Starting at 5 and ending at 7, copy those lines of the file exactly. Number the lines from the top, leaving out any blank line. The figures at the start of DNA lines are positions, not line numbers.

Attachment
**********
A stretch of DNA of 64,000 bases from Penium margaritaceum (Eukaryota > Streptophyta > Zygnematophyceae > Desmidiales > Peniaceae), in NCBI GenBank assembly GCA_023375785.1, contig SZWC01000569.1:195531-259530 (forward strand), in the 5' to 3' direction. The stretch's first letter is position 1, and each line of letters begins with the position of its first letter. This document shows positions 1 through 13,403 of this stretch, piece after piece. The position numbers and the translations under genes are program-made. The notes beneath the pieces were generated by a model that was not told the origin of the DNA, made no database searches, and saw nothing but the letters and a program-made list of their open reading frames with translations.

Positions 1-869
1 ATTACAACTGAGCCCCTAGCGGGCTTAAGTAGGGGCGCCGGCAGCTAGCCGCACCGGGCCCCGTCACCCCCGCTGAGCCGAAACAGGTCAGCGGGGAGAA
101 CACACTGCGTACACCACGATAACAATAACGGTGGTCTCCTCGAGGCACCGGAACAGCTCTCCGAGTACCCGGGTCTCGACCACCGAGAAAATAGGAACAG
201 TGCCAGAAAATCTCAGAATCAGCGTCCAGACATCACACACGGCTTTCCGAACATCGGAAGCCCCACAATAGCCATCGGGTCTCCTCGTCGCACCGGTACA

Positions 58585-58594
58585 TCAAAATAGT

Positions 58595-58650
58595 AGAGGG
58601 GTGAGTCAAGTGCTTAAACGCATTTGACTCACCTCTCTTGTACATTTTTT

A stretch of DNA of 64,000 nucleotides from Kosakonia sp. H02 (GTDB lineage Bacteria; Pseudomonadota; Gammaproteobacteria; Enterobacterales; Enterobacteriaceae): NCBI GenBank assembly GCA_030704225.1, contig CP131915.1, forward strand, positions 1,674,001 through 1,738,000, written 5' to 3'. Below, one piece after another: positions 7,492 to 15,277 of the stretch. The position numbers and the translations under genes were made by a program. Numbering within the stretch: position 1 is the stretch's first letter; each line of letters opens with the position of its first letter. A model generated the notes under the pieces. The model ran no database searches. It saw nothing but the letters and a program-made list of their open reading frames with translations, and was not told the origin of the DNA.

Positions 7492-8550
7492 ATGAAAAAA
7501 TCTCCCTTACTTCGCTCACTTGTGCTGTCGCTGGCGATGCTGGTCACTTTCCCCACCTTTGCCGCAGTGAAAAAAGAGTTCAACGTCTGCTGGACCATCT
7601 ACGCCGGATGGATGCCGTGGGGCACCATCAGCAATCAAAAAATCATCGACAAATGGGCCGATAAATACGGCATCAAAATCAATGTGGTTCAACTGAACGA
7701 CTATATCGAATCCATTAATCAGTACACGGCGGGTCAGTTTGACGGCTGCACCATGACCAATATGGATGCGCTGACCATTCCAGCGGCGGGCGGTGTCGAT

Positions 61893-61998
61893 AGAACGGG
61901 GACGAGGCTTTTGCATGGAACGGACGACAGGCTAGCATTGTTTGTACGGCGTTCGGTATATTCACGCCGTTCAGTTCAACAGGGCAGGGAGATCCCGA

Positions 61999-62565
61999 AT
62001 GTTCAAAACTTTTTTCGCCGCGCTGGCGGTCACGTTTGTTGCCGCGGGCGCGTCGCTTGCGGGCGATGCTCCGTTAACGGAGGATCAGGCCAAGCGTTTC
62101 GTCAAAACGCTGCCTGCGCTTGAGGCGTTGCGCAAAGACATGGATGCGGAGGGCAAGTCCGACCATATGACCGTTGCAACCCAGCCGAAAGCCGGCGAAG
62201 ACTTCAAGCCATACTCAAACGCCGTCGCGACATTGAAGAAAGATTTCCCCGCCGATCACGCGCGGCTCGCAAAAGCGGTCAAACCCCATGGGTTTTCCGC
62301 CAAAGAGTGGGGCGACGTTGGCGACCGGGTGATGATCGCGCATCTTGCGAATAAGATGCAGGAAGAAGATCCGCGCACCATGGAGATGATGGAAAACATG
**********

201 TGCCAGAAAATCTCAGAATCAGCGTCCAGACATCACACACGGCTTTCCGAACATCGGAAGCCCCACAATAGCCATCGGGTCTCCTCGTCGCACCGGTACA

Positions 58585-58594
58585 TCAAAATAGT